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Authentication Concepts

One of the very first things you want to do when developing a mobile app is to provide users with a unique experience. For our example task list application, this could be as simple as providing a task list for the user who is logged in. In more complex applications, this is the gateway to role-based access controls, group rules, and sharing with your friends. In all these cases, properly identifying the user using the phone is the starting point.

Authentication provides a process by which the user that is using the mobile device can be identified securely. This is generally done by entering a username and password. However, modern systems can also provide multi-factor authentication, send you a text message to a registered device, or use your fingerprint as the password.

The OAuth Process

In just about every single mobile application, a process called OAuth is used to properly identify a user to the mobile backend. OAuth is not an authentication mechanism in its own right. It is used to route the authentication request to the right place and to verify that the authentication took place. There are three actors in the OAuth protocol:

  • The Client is the application attempting to get access to the resource.
  • The Resource is the mobile backend that the client is attempting to access.
  • The Identity Provider (or IdP) is the service that is responsible for authenticating the client.

At the end of the process, a cryptographically signed token is minted. This token is added to every request made by the client to the resource to securely identify the user.

Server Side vs. Client Side

There are two types of authentication flow: Server-flow and Client-flow. They are so named because of who controls the flow of the actual authentication.

Authentication Flow

Server-flow is named because the authentication flow is managed by the Azure App Service (the server) through a webview-based work flow. It is generally used in two cases:

  • You want a simple placeholder for authentication in your mobile app while you are developing other code.
  • You are developing a traditional web app.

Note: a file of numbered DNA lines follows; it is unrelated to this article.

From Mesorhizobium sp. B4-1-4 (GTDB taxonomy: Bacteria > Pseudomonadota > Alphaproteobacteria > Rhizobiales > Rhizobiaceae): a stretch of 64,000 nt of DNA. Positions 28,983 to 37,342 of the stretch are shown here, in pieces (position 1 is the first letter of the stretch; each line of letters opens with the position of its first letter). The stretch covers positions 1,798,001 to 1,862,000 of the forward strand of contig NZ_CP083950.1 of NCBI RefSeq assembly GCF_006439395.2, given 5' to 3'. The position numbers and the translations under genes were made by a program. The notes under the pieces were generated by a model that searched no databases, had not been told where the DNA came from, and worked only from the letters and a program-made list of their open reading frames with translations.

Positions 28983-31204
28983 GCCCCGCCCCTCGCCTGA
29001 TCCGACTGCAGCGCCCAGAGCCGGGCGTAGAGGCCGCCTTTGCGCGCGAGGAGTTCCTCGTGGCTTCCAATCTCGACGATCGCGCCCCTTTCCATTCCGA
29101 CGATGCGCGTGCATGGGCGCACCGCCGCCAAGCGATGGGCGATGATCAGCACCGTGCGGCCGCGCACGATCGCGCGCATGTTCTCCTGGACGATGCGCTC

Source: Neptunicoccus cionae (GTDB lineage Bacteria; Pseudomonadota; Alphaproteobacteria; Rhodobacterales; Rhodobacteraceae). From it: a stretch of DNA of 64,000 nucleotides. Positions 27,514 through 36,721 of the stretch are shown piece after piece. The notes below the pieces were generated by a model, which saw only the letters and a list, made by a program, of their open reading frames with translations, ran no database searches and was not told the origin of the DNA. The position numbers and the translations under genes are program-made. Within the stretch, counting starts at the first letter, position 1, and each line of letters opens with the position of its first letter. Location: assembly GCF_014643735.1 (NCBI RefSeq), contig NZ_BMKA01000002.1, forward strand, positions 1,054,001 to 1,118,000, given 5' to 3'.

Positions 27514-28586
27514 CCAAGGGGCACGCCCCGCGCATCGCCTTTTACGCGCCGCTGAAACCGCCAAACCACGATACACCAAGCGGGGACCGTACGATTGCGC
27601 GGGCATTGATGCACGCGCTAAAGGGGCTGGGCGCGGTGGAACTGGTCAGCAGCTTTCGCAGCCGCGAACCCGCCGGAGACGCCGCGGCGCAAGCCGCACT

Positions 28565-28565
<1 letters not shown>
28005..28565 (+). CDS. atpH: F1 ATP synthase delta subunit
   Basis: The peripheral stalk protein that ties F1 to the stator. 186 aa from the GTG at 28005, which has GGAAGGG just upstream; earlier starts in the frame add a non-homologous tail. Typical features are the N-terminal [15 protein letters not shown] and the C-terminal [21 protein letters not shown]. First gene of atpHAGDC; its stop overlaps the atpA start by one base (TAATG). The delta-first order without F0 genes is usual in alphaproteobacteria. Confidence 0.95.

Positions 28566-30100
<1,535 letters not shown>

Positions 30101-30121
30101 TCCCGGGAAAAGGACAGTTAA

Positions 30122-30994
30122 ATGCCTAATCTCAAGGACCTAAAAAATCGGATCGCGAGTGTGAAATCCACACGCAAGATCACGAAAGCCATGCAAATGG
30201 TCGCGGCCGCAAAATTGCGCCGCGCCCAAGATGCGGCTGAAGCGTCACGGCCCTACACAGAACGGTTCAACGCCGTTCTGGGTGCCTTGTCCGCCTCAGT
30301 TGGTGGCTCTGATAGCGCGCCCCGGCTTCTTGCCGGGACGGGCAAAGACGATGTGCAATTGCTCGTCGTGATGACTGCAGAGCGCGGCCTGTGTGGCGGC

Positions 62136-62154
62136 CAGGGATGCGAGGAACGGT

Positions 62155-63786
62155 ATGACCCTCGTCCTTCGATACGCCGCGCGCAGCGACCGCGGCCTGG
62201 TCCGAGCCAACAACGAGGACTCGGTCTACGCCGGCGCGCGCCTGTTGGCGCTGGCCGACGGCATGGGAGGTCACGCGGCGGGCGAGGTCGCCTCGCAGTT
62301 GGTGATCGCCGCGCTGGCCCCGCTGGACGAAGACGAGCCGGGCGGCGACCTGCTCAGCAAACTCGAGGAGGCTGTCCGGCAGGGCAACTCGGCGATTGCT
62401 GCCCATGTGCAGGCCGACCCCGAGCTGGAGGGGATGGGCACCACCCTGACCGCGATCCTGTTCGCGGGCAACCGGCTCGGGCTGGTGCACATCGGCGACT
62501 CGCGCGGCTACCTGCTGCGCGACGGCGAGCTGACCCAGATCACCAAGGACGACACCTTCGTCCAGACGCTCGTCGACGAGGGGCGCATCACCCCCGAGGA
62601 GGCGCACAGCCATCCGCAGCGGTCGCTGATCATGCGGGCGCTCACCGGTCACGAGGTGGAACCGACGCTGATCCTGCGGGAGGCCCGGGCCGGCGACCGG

If you are developing a single-page application (SPA), then client-flow is the more appropriate model for authentication. The SPA looks more like a mobile client than a traditional web app. In particular, you will be redirected away from your single page and returned to the app at a specific entry point, removing any context from the app.

In the case of server-flow:

  1. The client brings up a web view and asks for the login page from the resource.
  2. The resource redirects the client to the identity provider.
  3. The identity provider does the authentication before redirecting the client back to the resource (with an identity provider token).
  4. The resource validates the identity provider token with the identity provider.
  5. Finally, the resource mints a new resource token that it returns to the client.

Client-flow authentication uses an IdP provided SDK to integrate a more native feel to the authentication flow. The actual flow happens on the client, communicating only with the identity provider. It is used is most cases:

  • You want a more integrated experience for your users.
  • You want the most native feel to your authentication flow.
  • You are developing a single-page web application.

A client-flow feels similar to the server-flow, but using a native SDK instead of a web view.

  1. The client uses the identity provider SDK to communicate with the identity provider.
  2. The identity provider authenticates the user, returning an identity provider token.
  3. The client presents the identity provider token to the resource.
  4. The resource validates the identity provider token with the identity provider.
  5. Finally, the resource mints a new resource token that it returns to the client.

For example, if you use the Facebook SDK for authentication, your app will seamlessly switch over into the Facebook app and ask you to authorize your client application before switching you back to your client application.

You should use the identity provider SDK when developing an app that will be released on the app store. The identity providers will advise you to use their SDK and it provides the best experience for your end users.


The Azure App Service Authentication / Authorization service works with any App Service, including web apps and API apps. It's not just for Mobile Apps.

Authentication Providers

Azure Mobile Apps supports five identity providers natively:

  • Azure Active Directory
  • Facebook
  • Google
  • Microsoft (MSA)
  • Twitter


Azure App Service Authentication / Authorization maintains a token store in the XDrive (which is the drive that is shared among all instances of the backend within the same App Service Plan). The token store is located at D:\\home\\data\\.auth\\tokens on the backend. The tokens are encrypted and stored in a per-user encrypted file.

In addition, you can set up client-flow custom authentication that allows you to mint a ZUMO token to your specifications for any provider using a client-flow. For example, you could use authentication providers like Azure AD B2C, LinkedIn or GitHub, a third-party authentication provider like Auth0, or you could set up an identity table in your database so that you can check username and password without an identity provider.